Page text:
PROVIDENCE, R.I. [Brown University] — In two new papers in The Lancet that report dramatic worldwide increases in body-mass index (BMI) and type 2 diabetes, the U.S. territory of American Samoa and independent Samoa are mentioned for their especially high prevalence of both conditions. As a researcher who has studied these phenomena in Samoans since 1976, Stephen McGarvey contributed extensive data on temporal trends to both reports and helped to write the diabetes paper. He also sees in the global data some of the same patterns he’s seen play out in the Samoan islands.
The studies show that between 1975 and 2014, the world made a transition to where obesity is now more common among adults than being underweight. Over about the same timeframe of 1980 to 2014, the global proportion of adults with diabetes more than doubled among men and increased by nearly 60 percent among women.
Rates were already climbing in American Samoa in the mid 1970s, when McGarvey began his research, and they’ve continued to climb. Now, as the studies note, American Samoa is the locale where women have the highest mean body-mass index and both genders have the highest prevalence of diabetes at more than 30 percent. Independent Samoa also has high levels of these two conditions.
“The Samoas started early and went to very high levels,” he said, “but there are some other nations, or even parts of nations, whose rate of change recently has been very rapid.”
Changing foods and lifestyles
Many factors have contributed to the increases in BMI and diabetes in Samoans. Part of McGarvey’s research has been to investigate whether genetics play any kind of role. But predominantly the influences have been the same ones that have played out in many other developing parts of the world, said McGarvey who teaches a class at Brown called “Global Health Nutrition.”
One is the so-called “Nutrition Transition,” a term coined by Barry Popkin of the University of North Carolina. Global food supply chains have given many places access to high-calorie, high-fat processed and prepared foods, McGarvey said. In Samoa, for example, he’s seen a proliferation of small family businesses where people cook fried chicken for sale. Feeding that trend has been an increase in the availability of cheap imported cooking oil and frozen chicken parts.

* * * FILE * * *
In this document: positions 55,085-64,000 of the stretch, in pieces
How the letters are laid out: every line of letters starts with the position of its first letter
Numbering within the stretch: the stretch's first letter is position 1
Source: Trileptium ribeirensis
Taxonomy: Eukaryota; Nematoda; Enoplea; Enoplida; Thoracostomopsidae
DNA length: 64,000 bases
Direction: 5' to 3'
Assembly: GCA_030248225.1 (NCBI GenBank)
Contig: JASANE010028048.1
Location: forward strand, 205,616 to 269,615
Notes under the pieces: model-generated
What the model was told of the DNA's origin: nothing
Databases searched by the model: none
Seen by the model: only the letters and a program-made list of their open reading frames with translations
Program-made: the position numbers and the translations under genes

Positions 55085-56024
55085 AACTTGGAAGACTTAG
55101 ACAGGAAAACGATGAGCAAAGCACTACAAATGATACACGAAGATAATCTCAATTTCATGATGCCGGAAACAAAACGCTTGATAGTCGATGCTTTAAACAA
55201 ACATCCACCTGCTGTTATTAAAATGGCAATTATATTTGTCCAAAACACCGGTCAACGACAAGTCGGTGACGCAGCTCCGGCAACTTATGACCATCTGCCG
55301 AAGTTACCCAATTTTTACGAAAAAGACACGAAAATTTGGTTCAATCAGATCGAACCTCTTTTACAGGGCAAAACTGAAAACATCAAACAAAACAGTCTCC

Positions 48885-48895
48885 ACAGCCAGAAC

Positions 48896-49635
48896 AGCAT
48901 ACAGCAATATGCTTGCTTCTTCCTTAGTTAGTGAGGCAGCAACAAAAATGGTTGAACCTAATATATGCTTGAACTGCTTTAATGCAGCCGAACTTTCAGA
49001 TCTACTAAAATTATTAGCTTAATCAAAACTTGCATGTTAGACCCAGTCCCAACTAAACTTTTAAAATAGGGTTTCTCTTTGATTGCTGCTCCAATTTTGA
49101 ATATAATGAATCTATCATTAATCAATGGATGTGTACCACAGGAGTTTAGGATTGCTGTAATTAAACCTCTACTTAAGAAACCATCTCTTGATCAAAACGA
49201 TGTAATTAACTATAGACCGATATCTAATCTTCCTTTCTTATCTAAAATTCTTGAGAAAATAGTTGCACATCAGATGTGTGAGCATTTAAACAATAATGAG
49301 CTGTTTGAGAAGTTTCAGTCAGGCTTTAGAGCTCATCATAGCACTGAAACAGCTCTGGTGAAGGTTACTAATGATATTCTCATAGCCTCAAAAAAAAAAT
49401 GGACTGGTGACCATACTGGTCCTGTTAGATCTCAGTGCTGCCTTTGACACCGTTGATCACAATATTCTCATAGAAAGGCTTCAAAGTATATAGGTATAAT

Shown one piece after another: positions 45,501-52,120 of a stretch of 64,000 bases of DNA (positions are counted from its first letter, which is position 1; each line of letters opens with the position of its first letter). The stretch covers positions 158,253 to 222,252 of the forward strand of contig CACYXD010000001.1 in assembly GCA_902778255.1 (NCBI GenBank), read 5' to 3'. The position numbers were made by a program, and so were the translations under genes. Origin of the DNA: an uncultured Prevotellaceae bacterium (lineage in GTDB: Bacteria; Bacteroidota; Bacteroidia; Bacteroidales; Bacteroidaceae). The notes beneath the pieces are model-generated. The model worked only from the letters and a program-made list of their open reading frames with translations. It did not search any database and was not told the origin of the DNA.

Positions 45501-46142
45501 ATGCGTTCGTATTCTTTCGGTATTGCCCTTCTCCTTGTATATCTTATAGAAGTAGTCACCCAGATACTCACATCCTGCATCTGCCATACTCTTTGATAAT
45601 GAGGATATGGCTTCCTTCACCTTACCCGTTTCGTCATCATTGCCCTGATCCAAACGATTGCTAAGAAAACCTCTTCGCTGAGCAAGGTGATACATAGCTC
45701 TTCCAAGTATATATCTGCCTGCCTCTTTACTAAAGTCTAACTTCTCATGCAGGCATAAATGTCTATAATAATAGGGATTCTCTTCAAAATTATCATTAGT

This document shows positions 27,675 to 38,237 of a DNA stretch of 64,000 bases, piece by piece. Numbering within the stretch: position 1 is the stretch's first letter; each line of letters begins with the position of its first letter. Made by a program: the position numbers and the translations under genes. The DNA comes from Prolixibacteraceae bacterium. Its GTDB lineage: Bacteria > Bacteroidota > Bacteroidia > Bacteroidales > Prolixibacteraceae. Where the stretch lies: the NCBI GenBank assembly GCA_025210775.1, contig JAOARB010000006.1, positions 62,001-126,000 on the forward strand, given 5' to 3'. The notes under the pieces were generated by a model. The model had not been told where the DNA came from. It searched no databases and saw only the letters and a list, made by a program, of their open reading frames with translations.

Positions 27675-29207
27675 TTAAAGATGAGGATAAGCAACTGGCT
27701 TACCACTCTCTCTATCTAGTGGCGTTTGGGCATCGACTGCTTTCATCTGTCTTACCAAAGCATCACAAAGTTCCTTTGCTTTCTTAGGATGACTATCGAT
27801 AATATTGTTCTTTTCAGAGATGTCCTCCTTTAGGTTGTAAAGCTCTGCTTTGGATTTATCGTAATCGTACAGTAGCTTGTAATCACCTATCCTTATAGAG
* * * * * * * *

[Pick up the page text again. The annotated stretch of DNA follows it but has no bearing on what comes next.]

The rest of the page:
Meanwhile as economies have modernized, cars and buses have replaced walking, and work has often changed from physically demanding subsistence work to relatively sedentary industrial and services jobs, McGarvey said. Household lifestyles are also less likely to be structured around laborious home cooking of traditional cuisine.
In short, as in the Samoas, more places are becoming more like Western countries where food has gone from being self-sourced and self-prepared to more caloric and convenient.
At the same time, the globalization of eating has clearly still left some people behind, with many people still not getting enough food. Even as overeating becomes the predominant health problem, McGarvey said, the lack of food security still requires attention, particularly in central Africa and south Asia. The Lancet BMI study points out that in 2014, 8.8 percent of men and 9.7 percent of women are still underweight, even as 10.8 percent of men and 14.9 percent of women are obese.
Going the wrong direction
The global trends for BMI and diabetes, especially in the developing world run counter to goals set by the World Health Organization to halt the increases by 2025 at 2010 levels.
But McGarvey, who has helped to study pilot interventions in American Samoa (LINK), said he and his colleagues retain a determined optimism. But it is hard, he acknowledged, to change lifestyle and behavioral factors that have been decades in the making.
“Most people believe that this will be very challenging,” McGarvey said. “It may take us as long to get out of it as it took us to get into it.”